Why you should care: As major cloud players continue to zap prices with their shrink-rays, it’s increasingly clear that features and underlying platforms will distinguish one from the other when enterprise users make their pick. Google is taking a big step toward writing its own story in this regard, and the synopsis might read something like: “We’re pretty good at this stuff.” Its Jupiter fabrics deliver 1 petabit per second of bisection bandwidth, according to Google, or “enough for 100,000 servers to exchange information at 10Gb/s each, enough to read the entire scanned contents of the Library of Congress in less than 1/10th of a second.” If it sounds like a bit of bragging, well, yeah—it is. But it’s bragging with a purpose: Attracting devs who want access to the same technology without having to build it themselves. Google’s Amin Vahdat connected the dots in a blog post: “The same networks that power all of Google’s internal infrastructure and services also power Google Cloud Platform.”
Move Over, Meeker: Byron Deeter’s State of the Cloud Report—Bessemer Venture Partners
What it’s about: With a nod to Mary Meeker’s classic State of the Internet report, Bessemer Venture Partners’ Byron Deeter checks in with his 2015 State of the Cloud Report. Given cloud computing’s relative youth and rampant ascension, it’s no surprise the stats are staggering. Here’s one to start: Cloud revenues have increased tenfold in the last six years, from a scant $5.6 billion in 2008 to more than $56 billion in 2014. And it’s going to double again in the next four years, according to BVP’s projections, to $127.5 billion in 2018.
Why you should care: Deeter’s full presentation is worth a weekend watch or read, but it’s the forward-looking slides that may be most compelling for software pros. Deeter notes both the immense risks and opportunities in cloud security, unveiling a 10-point security plan for cloud startups on slide 37. To underscore the security landscape, Deeter quotes an unnamed cloud CEO who says a DDoS attack that took down the firm’s API caused more customer churn in one day than in the rest of its history. Wow. He also addresses the exploding market for cloud services built specifically for developers including, yes, New Relic. And for mobile developers, slide 44 underscores something we’ve talked about before in this space: the real money’s in enterprise apps, and it’s still a largely untapped market. Click through the full slide deck here or watch video of Deeter’s presentation here.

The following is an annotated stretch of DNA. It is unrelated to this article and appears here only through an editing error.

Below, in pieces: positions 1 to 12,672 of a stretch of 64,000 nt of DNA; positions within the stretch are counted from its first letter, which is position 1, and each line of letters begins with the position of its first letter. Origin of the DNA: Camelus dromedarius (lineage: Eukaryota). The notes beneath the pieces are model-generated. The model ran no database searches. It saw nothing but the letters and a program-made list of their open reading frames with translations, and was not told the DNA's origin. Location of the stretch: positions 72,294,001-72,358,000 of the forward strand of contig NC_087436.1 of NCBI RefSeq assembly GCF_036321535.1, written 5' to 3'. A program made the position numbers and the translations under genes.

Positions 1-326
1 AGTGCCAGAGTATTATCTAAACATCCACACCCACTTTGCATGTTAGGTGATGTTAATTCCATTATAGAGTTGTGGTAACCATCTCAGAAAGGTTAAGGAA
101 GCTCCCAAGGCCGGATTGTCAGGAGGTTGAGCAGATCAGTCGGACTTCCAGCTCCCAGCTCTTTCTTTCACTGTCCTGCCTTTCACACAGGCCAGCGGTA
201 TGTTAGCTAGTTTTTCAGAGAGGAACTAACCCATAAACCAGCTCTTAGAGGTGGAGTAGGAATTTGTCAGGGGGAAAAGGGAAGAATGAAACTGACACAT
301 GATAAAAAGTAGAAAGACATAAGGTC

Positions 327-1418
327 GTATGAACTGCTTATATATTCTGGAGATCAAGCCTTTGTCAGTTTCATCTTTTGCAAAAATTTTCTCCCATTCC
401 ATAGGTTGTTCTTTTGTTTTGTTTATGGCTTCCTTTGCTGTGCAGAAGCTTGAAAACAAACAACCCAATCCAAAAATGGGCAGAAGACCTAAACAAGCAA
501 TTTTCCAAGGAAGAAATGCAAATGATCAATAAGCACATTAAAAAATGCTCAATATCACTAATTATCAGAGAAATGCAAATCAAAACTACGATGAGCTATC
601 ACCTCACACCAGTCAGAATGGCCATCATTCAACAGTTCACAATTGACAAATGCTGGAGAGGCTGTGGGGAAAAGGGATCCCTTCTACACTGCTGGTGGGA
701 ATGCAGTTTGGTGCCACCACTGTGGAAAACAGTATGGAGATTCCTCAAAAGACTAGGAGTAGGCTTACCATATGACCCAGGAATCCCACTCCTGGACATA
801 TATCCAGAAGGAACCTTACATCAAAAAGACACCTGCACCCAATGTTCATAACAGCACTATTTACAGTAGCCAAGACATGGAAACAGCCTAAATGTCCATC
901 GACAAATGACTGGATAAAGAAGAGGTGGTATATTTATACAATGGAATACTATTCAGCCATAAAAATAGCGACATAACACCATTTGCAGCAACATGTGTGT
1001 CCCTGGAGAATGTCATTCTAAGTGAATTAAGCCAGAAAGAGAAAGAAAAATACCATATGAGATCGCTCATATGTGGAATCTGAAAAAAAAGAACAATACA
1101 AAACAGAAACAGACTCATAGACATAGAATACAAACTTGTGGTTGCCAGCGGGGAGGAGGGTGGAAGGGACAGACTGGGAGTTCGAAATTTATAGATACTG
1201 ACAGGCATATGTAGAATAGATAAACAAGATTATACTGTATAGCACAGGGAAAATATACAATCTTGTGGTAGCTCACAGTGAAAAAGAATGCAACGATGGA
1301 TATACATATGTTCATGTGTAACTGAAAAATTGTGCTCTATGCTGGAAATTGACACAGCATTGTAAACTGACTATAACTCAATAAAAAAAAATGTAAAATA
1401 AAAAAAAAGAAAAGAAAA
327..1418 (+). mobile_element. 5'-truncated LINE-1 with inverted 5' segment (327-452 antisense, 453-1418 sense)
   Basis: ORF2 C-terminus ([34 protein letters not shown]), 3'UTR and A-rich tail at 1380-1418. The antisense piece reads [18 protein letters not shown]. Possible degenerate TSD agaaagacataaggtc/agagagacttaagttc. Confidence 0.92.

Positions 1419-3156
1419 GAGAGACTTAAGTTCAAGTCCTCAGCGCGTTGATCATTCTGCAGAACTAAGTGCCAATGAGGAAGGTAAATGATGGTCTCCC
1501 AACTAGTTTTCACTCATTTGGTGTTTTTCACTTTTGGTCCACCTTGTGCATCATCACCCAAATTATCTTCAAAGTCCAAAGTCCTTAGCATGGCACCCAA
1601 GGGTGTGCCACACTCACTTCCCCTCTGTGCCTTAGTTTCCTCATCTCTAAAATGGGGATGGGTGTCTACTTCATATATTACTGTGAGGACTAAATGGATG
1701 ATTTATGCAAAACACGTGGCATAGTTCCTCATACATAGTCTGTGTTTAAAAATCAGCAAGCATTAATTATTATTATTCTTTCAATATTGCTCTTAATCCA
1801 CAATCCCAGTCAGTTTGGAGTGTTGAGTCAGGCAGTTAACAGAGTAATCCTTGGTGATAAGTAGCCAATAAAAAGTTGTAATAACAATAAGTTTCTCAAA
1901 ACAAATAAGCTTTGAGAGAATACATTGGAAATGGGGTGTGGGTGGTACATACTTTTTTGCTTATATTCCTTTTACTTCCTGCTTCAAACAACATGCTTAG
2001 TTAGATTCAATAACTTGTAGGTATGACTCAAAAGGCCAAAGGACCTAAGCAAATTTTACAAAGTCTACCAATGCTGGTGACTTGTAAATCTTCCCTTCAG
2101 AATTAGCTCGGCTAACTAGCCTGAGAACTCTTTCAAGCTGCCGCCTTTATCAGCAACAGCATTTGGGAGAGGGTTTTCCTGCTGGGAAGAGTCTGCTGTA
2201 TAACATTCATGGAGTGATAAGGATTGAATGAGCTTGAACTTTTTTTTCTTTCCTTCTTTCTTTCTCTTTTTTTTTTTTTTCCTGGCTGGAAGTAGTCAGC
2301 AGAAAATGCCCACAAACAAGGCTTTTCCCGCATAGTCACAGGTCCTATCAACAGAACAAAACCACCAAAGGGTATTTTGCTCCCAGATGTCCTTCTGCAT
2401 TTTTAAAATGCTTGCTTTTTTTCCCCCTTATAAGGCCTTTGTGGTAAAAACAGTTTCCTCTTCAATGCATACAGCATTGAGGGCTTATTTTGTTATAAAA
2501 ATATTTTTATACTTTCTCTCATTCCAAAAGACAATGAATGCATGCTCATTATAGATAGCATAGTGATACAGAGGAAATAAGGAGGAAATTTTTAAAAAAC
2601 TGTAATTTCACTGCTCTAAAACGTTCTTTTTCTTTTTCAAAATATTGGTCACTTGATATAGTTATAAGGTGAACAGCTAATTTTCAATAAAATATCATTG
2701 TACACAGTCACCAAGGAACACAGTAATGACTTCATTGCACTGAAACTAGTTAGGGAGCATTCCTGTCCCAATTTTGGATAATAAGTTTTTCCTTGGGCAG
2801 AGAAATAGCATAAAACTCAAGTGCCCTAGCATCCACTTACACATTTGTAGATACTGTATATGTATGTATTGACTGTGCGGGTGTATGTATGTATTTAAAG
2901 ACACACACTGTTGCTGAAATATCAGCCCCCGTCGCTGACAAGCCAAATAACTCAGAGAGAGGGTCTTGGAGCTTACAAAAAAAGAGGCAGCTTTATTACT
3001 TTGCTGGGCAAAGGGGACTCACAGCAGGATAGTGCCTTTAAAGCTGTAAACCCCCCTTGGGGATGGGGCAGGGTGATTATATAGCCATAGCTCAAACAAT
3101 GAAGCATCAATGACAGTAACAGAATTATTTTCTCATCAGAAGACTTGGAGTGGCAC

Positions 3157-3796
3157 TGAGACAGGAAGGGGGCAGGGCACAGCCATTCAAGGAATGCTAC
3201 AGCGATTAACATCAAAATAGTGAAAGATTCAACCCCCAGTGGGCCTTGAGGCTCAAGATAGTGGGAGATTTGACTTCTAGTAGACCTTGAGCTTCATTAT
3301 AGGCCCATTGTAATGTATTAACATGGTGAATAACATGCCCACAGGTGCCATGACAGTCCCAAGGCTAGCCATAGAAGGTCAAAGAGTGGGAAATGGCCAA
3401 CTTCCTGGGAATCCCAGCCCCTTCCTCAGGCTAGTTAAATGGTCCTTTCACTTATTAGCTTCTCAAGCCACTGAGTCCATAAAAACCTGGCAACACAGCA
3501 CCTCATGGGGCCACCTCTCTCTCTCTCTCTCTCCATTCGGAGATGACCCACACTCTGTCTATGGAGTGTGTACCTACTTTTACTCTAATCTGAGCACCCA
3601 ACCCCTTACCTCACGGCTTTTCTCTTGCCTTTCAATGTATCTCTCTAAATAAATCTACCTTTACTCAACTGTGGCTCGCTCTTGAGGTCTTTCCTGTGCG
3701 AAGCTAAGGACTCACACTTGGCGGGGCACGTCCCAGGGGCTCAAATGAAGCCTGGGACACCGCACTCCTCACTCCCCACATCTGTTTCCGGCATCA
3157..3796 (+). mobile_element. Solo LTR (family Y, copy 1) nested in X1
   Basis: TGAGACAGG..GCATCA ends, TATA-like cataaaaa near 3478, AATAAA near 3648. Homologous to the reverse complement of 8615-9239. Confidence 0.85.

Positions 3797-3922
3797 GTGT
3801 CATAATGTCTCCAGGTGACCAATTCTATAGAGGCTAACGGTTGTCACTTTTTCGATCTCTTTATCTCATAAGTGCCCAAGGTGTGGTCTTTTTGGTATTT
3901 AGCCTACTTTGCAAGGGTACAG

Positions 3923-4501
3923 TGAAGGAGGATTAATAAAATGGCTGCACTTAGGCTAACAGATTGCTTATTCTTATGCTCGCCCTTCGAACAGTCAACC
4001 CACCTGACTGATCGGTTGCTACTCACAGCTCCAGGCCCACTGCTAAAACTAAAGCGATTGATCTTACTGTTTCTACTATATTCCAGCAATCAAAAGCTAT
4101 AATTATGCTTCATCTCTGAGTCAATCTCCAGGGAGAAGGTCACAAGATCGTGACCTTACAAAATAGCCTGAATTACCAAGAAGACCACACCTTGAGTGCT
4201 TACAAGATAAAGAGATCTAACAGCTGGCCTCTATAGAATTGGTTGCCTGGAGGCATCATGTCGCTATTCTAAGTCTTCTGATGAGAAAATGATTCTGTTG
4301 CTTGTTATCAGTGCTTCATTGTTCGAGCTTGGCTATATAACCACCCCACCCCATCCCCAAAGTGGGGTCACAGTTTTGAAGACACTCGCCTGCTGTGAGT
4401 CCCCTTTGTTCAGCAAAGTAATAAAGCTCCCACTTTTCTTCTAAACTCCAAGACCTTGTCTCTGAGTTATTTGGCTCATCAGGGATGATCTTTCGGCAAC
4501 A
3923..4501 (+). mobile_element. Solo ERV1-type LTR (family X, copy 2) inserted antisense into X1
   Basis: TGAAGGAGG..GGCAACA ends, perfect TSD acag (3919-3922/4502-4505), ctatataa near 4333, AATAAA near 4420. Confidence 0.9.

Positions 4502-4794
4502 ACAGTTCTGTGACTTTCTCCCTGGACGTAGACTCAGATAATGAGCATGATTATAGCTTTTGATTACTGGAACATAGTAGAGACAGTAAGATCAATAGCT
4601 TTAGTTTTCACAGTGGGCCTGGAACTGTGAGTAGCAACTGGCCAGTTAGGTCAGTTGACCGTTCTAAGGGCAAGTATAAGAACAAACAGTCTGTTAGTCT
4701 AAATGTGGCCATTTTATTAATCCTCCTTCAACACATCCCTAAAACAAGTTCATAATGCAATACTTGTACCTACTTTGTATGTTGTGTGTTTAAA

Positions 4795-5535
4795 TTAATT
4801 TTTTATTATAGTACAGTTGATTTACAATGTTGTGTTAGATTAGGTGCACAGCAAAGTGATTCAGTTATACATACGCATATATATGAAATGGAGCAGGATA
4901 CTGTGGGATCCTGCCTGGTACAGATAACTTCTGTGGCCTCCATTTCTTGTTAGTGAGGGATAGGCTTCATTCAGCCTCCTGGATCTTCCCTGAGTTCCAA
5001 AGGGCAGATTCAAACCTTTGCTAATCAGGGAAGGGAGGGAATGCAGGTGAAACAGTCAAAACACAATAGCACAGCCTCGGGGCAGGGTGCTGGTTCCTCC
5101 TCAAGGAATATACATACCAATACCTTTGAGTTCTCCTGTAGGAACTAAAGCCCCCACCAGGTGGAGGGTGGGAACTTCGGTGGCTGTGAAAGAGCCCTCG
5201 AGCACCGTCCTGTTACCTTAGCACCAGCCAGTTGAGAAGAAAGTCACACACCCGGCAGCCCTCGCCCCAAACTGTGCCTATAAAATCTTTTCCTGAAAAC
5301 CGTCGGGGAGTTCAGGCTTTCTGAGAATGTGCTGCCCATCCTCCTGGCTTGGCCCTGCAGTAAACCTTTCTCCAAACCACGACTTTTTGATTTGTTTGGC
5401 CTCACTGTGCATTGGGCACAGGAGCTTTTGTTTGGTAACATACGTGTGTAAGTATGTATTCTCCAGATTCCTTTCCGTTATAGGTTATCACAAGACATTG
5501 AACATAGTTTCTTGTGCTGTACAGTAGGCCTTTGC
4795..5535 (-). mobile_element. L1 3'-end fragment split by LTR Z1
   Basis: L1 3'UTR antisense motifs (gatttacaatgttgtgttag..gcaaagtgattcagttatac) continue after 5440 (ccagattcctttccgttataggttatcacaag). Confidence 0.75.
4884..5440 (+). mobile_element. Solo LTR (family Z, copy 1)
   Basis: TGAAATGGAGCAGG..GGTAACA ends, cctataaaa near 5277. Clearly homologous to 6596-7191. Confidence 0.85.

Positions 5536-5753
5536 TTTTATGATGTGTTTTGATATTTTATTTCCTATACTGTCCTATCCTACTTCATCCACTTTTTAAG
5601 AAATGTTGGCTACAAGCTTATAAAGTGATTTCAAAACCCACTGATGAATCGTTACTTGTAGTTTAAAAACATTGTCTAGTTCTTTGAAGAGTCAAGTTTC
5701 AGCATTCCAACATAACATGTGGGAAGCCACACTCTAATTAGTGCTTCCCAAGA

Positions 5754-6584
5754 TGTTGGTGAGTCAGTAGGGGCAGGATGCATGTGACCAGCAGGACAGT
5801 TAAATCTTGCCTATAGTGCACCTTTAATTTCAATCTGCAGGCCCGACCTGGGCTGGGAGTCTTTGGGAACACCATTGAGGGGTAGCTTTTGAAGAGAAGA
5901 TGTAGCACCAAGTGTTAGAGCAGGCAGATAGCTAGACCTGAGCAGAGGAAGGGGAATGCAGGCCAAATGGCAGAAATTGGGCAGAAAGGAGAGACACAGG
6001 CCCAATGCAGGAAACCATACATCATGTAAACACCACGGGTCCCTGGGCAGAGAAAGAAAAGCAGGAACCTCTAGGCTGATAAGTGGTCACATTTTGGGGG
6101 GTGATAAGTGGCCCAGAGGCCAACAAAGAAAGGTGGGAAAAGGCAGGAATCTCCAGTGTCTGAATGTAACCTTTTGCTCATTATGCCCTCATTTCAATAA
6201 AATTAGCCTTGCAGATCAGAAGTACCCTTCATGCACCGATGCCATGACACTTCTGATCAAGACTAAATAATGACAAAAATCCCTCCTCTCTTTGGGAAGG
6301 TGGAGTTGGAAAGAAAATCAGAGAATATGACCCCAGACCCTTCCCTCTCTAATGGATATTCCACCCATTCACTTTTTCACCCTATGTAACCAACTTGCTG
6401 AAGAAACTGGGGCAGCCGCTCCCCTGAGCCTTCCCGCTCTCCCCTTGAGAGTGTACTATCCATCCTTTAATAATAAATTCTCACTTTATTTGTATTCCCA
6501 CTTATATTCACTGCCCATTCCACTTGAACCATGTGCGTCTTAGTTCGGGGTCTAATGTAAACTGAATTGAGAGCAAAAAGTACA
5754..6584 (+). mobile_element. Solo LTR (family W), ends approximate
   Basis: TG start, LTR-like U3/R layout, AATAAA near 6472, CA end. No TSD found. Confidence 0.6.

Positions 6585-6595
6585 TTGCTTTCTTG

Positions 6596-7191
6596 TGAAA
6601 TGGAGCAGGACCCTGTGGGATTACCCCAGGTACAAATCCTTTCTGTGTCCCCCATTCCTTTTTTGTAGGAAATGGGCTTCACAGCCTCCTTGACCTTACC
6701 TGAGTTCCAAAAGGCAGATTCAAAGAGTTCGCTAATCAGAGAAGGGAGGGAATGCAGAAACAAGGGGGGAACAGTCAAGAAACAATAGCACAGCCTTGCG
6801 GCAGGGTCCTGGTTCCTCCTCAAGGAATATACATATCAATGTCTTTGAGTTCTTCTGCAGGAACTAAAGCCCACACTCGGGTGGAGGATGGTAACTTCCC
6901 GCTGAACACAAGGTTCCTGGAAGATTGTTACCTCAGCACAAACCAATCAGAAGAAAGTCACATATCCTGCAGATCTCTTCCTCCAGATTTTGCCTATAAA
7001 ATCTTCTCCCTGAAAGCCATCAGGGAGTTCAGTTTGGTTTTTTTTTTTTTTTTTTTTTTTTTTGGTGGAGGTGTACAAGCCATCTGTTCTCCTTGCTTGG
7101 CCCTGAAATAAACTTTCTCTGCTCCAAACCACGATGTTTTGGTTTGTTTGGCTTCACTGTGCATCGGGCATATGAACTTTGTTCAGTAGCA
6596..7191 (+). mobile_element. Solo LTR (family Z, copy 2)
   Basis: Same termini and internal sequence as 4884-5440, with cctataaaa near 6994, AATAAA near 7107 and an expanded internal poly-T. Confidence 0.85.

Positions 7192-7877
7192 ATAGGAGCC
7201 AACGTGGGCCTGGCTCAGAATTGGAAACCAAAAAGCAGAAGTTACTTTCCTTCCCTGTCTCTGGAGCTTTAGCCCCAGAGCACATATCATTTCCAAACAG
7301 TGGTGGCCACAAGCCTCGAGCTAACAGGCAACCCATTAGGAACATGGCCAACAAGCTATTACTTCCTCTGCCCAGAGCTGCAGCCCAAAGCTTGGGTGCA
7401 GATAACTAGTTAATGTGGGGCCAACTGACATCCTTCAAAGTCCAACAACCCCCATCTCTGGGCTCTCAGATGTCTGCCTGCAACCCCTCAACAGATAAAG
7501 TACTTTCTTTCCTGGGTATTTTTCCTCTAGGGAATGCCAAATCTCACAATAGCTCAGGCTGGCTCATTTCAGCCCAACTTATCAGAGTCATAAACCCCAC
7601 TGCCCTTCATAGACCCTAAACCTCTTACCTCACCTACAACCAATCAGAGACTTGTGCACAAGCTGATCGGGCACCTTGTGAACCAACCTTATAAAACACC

What it’s about: Is networking the next big thing in the everything-as-a-service age? It just might be, as firms like Pacnet vie to deliver networking capacity on a pay-for-what-you-use model that some industry folks say better suits cloud environments facing significant but uneven networking needs.
Why you should care: As author Drew Turney notes, there’s a common blind spot when it comes to cloud computing’s many shapes and sizes: Moving all that data from points A to Z, and everywhere in between, which can cause both performance problems and undue financial pressures. The promise of Networking-as-a-Service (NaaS), industry execs tell Turney, is that it can provide more efficient, scalable networking for short-term usage bursts such as customer traffic spikes or large cloud backup-and-storage jobs, enabling companies to later dial down their capacity as needed. Combined with Software-Defined Networking (SDN), NaaS makes it possible to build intelligent applications that manage their own networking needs, which might be the most significant enterprise potential of NaaS, says Nuage Networks architect Marten Hauville.
Page Bloat: Average Web Page Now More Than 2MB—The Performance Beacon (SOASTA)
What it’s about: Do you need to put your website on a diet? Apparently so: The average Web page topped 2 MB as of May 2015, according to ongoing tracking at The Performance Beacon. That’s double the average page weight from just three years ago. The site projects average page weight will exceed 3 MB in late 2017.
Why you should care: Performance, performance, performance: Slow speeds are a killer in the modern software era. While author and SOASTA UX evangelist Tammy Everts rightly notes that page weight is not the only factor in Web optimization, we’re simply not paying it enough attention when designing and building Web pages. Images are the big culprit in the Web’s expanding waistline: they comprise nearly two-thirds of the average page’s weight, and video is a growing part of our Web diet, too. But other factors such as custom fonts play a role, adding weight even as the Web sheds previous performance hogs like Flash. The ideal weight? 1 MB, she says, which will save crucial seconds in load times. Sounds like it’s time to hit the virtual treadmill.